Are you with me? Just checking in.
So I was bracing then to protect myself from my own project of my insecurity onto what I was thinking my coworker would think of me… Because that makes a lot of sense. I don’t think I stopped bracing for that because I was still trying to push myself through that train of thought today (and we’re in performance review time, which is literally all about getting other people to say what they think and perceive of your work, so imagine how fun that is for me).
This post is starting to feel like a public whine. A public display of what I think the tears would say if they would actually come out of my eyes. A long form stream of consciousness that might be speaking on what this clutching feeling in my chest, what my desire to retreat, is wanting to tell me. So instead of putting it in my private journal I have decided to put it here.
To talk about bracing in all of its forms. And as I think about my privileged forms of bracing I think about the bracing that takes place when I go outside. When I go outside and am reminded that the veil of safety is thin at all times. As a person with a body that is perceived as small, as woman, as an invitation. As a person with skin that is seen by some as an insult, as another kind of invitation, as a threat. I’ve learned to smile really hard with my eyes over my mask to mitigate others’ perceptions about who my body is and what it might do (and let’s not even get into all of the “intellectual scholarship” about Black “bodies” and what they do, who they are… writing that gets so far into the performance, and the socialization, and the display of the vehicle through which Black people actually move through the world — do you ever see anything written about white bodies? Doesn’t it seem weird to you to talk about humans like that?).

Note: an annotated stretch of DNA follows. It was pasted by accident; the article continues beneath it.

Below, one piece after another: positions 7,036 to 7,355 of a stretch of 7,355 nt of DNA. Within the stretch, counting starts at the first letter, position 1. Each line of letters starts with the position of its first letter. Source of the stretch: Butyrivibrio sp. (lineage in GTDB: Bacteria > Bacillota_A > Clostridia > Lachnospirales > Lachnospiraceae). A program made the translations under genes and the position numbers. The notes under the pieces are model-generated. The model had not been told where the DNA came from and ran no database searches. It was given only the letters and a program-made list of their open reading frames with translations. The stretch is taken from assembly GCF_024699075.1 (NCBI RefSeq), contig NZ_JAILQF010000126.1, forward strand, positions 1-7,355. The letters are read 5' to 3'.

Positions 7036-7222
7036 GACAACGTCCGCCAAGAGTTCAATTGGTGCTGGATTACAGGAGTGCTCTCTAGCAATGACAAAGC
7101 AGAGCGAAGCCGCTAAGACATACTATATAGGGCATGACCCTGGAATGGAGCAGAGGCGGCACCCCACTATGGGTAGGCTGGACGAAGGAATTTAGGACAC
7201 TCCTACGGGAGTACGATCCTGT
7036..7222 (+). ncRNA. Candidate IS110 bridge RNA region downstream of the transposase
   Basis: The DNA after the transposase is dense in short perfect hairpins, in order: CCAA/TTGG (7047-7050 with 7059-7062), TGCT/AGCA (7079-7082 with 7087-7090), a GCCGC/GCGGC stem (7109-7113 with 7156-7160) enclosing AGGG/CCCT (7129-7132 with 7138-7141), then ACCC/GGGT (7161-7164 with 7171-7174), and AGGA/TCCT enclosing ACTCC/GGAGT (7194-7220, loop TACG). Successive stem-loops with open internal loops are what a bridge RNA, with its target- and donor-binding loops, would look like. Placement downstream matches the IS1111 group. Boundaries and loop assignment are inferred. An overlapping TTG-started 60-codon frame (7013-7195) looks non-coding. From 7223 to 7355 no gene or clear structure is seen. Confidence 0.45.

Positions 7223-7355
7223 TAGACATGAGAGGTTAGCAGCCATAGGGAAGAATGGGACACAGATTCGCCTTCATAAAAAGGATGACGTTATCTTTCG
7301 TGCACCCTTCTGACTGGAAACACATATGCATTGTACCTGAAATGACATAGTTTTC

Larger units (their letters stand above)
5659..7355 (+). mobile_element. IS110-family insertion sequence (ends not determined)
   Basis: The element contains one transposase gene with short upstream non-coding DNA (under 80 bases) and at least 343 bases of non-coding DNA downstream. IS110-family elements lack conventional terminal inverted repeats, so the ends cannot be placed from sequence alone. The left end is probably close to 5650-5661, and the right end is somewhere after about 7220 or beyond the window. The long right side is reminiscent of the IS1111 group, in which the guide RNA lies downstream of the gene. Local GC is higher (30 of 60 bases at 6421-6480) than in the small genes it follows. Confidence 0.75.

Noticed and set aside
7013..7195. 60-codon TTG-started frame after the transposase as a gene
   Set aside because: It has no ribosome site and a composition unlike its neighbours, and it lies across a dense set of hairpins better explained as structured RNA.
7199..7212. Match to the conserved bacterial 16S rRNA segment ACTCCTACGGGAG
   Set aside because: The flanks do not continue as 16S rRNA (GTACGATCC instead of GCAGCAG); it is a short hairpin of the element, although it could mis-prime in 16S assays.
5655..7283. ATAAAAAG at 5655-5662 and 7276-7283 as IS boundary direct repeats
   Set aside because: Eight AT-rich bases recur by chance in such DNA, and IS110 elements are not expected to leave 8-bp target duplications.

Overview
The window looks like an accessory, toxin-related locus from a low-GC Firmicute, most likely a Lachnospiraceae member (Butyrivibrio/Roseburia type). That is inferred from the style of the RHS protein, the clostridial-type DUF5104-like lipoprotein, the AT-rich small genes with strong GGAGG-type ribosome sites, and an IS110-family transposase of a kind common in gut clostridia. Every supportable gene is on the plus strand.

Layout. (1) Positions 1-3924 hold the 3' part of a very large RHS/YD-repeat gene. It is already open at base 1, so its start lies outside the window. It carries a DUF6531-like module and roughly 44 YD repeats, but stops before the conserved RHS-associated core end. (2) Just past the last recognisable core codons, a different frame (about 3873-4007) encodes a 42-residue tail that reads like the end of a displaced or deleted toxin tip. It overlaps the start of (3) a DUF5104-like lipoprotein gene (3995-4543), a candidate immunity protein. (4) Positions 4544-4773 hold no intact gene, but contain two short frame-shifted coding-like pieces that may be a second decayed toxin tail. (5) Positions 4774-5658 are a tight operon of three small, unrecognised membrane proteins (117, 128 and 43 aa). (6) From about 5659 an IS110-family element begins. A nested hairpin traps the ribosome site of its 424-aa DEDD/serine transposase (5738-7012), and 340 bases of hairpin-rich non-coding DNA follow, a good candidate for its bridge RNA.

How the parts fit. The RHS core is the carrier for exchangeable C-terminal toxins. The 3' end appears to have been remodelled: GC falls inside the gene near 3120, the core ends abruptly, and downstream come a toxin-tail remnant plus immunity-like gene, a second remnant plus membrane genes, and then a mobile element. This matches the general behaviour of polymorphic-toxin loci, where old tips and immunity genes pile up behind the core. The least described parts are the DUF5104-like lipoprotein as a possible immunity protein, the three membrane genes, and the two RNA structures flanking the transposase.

Where was I? Right, bracing.
I guess I could keep going until my fingers fall off about all the things that I try to do to make that veil of safety seem thicker than those around me without my best interests in mind would have it otherwise.
I’m bracing, and yet this writing at least right now feels like some sort of release. Like I might be able to go back to binge watching Scandal or maybe paint or maybe sing as loud as I would like to scream and find some space for release. Just maybe.
So if you made it this far, this is your reminder to exhale.
Your reminder to unclench your jaw.
This is your time to take a moment, notice where you feel tense, and ask yourself, what are you bracing for?